Aurelian and the Third Century

Aurelian and the Third Century

Aurelian and the Third Century

Aurelian and the Third Century

Synopsis

Aurelian and the Third Century provides a re-evaluation, in the light of recent scholarship, of the difficulties facing the Roman empire in the AD 260s and 270s, concentrating upon the reign of the Emperor Aurelian and his part in summoning them.With introduction examining the situation in the mid third century, the book is divided into two parts:* Part 1: deals chronologically with the military and political events of the period from 268 to 276* Part 2: analyzes the other achievements and events of Aurelian's reign and assesses their importance.A key supplement to the study of the Roman Empire.

Excerpt

For too long the mid-third century has suffered from academic neglect. Though perhaps somewhat understandable, in view of the nature of the sources, this neglect is regrettable because of the importance of this period to our understanding of the history of the Roman empire as a whole. Recently, however, new information and new research has made possible a better informed and more balanced appraisal of this period and its overall importance in the development of Roman and indeed European history.

Few individuals more clearly epitomize this age or have a more justifiable claim to have influenced its course than Aurelian. But this book is not, and is not intended to be, a biography of Aurelian in the conventional sense of the term. Such an undertaking would be impossible. The evidence we possess does not permit us to draw a portrait of Aurelian the man, to investigate his personal life, or to get inside his thoughts. The literary sources present us with very little reliable information regarding Aurelian as an individual, and what is said about his character is somewhat suspect. We are told he was married, but all we know about his consort, Ulpia Severina, including even her name, is gleaned from the coins and inscriptions.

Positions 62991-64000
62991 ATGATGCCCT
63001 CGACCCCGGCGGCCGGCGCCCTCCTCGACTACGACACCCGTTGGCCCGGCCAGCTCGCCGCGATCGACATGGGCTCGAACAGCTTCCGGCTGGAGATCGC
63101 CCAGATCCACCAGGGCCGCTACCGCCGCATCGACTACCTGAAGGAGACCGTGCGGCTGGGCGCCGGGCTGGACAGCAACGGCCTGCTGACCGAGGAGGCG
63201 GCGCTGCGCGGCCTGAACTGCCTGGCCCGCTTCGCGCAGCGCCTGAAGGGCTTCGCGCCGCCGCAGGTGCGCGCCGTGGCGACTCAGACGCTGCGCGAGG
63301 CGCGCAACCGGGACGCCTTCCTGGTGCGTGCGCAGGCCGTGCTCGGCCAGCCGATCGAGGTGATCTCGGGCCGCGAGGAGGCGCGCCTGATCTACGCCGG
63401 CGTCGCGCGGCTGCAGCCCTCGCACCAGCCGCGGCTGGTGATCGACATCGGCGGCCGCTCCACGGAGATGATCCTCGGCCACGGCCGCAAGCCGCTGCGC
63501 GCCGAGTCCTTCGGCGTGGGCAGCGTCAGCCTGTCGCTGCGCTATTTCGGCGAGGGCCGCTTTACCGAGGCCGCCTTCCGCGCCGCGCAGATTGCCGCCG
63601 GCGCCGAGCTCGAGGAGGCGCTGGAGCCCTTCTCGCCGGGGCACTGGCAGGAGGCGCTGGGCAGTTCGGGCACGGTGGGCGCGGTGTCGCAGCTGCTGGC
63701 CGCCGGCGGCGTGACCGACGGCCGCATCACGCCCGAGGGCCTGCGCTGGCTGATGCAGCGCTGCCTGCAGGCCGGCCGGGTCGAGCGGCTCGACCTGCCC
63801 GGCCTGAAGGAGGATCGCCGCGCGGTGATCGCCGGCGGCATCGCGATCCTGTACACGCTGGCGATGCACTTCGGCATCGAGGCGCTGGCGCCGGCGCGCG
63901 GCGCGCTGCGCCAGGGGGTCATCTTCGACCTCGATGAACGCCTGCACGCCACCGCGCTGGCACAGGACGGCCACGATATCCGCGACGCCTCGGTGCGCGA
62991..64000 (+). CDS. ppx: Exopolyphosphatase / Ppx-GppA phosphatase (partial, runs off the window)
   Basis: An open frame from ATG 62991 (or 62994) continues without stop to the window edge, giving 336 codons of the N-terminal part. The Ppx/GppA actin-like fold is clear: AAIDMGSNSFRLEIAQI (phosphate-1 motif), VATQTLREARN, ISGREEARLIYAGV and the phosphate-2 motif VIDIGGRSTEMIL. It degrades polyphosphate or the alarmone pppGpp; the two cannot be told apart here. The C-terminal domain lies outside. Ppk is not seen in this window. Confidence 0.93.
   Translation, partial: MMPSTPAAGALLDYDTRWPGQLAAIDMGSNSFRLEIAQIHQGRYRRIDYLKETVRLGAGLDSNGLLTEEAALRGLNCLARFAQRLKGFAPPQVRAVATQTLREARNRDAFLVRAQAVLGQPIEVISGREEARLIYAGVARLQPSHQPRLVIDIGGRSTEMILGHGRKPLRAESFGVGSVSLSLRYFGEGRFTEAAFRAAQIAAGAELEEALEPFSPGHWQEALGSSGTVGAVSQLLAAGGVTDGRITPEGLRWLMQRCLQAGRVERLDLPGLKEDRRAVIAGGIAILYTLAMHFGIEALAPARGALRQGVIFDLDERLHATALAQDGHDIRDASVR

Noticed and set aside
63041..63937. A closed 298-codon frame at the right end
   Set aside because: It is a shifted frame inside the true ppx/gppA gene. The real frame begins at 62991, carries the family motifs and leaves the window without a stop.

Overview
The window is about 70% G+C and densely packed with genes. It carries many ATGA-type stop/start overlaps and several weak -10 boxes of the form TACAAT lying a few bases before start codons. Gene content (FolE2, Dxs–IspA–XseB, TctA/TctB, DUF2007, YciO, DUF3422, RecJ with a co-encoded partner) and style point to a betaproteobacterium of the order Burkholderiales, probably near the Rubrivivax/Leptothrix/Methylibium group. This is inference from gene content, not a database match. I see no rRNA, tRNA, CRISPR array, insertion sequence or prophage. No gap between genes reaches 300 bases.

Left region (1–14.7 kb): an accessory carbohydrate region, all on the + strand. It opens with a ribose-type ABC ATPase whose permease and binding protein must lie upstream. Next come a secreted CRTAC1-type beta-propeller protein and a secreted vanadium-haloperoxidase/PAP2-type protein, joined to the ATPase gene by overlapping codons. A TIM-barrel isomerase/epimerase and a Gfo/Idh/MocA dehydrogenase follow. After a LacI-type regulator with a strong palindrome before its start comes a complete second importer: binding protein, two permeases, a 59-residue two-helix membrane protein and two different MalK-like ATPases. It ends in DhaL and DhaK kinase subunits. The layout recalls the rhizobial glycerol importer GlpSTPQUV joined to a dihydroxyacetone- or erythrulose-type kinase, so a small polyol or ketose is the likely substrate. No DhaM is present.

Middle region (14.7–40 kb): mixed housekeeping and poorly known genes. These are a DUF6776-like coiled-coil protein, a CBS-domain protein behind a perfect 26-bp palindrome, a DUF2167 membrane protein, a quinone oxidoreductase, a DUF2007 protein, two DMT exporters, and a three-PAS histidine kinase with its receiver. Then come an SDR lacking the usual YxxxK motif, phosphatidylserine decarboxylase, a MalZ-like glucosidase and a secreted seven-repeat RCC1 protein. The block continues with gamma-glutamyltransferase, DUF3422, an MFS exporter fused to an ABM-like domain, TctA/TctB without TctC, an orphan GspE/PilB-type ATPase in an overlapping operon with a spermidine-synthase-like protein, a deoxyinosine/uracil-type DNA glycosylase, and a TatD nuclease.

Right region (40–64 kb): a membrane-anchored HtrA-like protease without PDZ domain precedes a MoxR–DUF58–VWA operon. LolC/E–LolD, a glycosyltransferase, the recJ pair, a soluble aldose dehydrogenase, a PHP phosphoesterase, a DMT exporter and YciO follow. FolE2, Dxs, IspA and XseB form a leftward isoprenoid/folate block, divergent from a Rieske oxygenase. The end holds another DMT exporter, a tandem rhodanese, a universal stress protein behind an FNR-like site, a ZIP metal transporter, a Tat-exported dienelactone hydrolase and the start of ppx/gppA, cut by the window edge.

Nevertheless, a portrait of Aurelian’s age, and the central role that he himself played in it, is not only possible, and indeed desirable, but long overdue. At the beginning of the twentieth century two substantial studies of Aurelian appeared, one in German (Groag 1903) and the other in French (Homo 1904). Since that time an ever-growing number of articles and monographs have appeared, each treating one or another aspect of his reign or of the period in general. No satisfactory full-length treatment of Aurelian has yet attempted to collate the information from these disparate secondary sources into an assessment of Aurelian’s reign and its place in the history of the period. It is the fresh synthesis of this scholarship,

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